2020 Team 18 - Team Gideon

 

 I was 22 when I found out I was pregnant. My husband (Wyatt) and I were excited but nervous since we were so young. I had my doctor's appointment and she recommended that I do a genetic testing at 11 weeks saying that it's just an option and it is unlikely anything would come up. I decided that I would do it since I wasn't worried, and I wanted to do everything possible to make sure the pregnancy was good.
On March 31 Wyatt came to visit for the weekend since he was posted to the base Gagetown in New Brunswick and so I surprised him by taking him to Niagara Falls to have an ultrasound done to find out the gender early, it was a boy. On the drive home I got the call from the genetic department in North York that the test came back positive and we needed to set up an appointment. I don't remember much of that conversation since I was in pure shock that this was even happening. All I remember are the words "potentially down syndrome". He flew home two days later on Easter Monday. On the Tuesday I had the first Genetic counselling meeting and was told our child had a 1:2 chance of Down Syndrome. That night while driving home to Base Borden on the highway I was in a car accident. I attempted to change lanes, drove over black ice, and swerved into the guard rail twice. The car came to a stop and I watched cars coming at me so I quickly drove off the road then called Wyatt. I then called me mom and luckily a tow truck pulled over to help me. My mom came and picked me up and took me to the hospital where the baby and I were all cleared.
Wyatt was posted to Borden on the 6th and things seemed less bleak. After that initial genetics meeting things started moving very fast. On the 12th I had an amniocentesis done and on the 13th they confirmed that it wasn't in fact Down Syndrome. From there we had to book a fetal echocardiogram to see if there was a heart defect that caused the genetic testing to be positive. On the 24th it was confirmed he did in fact have 4 major heart defects, but we were optimistic that we could get him surgery and he would be okay.
We made another genetics appointment for May 3rd with an anatomy scan to look for physical defects. They made us also make a Sick Kids appointment to do a second echocardiogram and meet with a team that would help with his care after birth.
While getting the echocardiogram we received the call about the anatomy scan. They told us that he had multiple defects including having only two fingers on both hands, missing both ulna bones, having shortened humerus bones, two enlarged brain ventricles, an enlarged bladder, underdeveloped urethra, and cysts in his kidneys. We left the echocardiogram and went right to meeting with the fetal cardiologist who stated right as he walked in that he had planned on coming in with one set of information but after hearing his anatomy scan results, had to change that entire set of information. We were told that Gideon would need surgery for his heart but because of all his physical deformities he more than likely wouldn't survive the surgery he needed. He stated that surgery is very hard on a baby's body and when you factor in other complications it hinders the success rate of the surgery. We went straight from Sick Kids back to the genetic counselor who informed us that we had a choice to make. We either could continue the pregnancy, do the surgeries, and assume the risk or be induced and deliver him now.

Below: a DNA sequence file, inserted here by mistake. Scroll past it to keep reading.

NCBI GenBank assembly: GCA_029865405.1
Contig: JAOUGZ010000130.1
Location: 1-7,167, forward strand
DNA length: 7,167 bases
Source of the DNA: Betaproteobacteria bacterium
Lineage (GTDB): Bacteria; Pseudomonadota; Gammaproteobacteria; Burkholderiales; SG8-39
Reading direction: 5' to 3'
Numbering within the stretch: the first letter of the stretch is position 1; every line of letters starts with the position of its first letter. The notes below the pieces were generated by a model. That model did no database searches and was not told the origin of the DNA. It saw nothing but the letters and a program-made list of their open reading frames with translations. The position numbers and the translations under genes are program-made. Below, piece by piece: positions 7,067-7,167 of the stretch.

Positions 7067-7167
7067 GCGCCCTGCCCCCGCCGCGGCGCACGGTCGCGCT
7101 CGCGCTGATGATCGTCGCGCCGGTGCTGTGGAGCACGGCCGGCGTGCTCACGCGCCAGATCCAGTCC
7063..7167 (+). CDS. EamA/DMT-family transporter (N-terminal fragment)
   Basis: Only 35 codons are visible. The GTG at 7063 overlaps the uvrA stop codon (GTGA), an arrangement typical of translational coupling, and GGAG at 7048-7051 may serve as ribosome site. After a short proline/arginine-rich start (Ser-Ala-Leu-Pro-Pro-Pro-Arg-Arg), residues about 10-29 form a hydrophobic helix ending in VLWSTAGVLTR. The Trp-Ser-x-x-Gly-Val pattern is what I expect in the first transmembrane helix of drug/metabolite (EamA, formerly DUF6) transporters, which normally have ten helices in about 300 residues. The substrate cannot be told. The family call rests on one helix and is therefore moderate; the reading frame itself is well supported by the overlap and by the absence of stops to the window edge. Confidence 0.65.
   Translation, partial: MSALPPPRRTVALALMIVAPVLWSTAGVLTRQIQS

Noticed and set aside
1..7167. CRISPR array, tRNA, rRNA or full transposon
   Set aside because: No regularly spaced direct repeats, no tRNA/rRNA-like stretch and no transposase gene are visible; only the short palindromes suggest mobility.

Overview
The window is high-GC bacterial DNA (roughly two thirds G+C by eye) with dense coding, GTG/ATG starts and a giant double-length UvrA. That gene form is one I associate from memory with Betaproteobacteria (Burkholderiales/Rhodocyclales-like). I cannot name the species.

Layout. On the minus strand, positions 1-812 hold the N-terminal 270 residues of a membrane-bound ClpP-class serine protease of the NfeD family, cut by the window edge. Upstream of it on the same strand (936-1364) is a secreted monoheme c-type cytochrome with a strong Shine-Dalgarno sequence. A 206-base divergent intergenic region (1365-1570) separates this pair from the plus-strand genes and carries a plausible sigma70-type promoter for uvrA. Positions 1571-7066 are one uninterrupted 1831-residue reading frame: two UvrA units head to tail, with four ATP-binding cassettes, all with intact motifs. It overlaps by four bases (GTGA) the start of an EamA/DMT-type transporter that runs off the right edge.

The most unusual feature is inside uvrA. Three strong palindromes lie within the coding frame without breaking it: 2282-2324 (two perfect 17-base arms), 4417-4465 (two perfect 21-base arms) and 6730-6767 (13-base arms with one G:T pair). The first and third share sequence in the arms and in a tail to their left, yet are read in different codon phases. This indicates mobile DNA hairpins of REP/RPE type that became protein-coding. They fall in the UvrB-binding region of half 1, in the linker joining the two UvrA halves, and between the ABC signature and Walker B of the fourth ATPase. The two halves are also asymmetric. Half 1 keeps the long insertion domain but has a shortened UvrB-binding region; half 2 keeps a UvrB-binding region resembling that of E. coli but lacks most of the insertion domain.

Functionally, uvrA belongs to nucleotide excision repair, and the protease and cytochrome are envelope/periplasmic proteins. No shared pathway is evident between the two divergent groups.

We had one day to decide since we had to have him born before I was officially 20 weeks since the standards stated that once I was 20 weeks he would be considered a still birth and we would be required to pay for a cremation and burial. That Thursday I was induced and at 1:48am we met our son, Gideon Eugene Wade Van Den Elzen - Grunow. We both gave him a middle name of a strong male in our family and we gave him both our last names.
The birth was not a pleasant experience since the staff gave very little emotional support but once we had our son in our hands that all faded. We got lots of photos with him and my mom made a gown for him out of my first communion dress. The priest came with our genetic counselor to do a naming ceremony for him and we were given his footprints. We said our final goodbyes and I sang him the lullaby "You are my Sunshine". It was the hardest goodbye Wyatt and I ever experienced, and we wouldn't wish that feeling on any parent. But we were grateful to have been given the chance to hold him, get photo, and get his footprints since not many people are as lucky.
Tissue samples were taken from him to do a full exome sequencing test (the genetic counselor got a bursary to have it paid in full for us) and we were able to find out that he had Cornelia De Lang Syndrome. He was cremated and we were given the remains and he to this day remains in our home with us. We were grateful to have the closure of knowing that what had happened with him was a one off and that the chances of it happening again we're about 1%.
We now have a 9-month-old daughter that we love dearly and are thankful for everyday.

 
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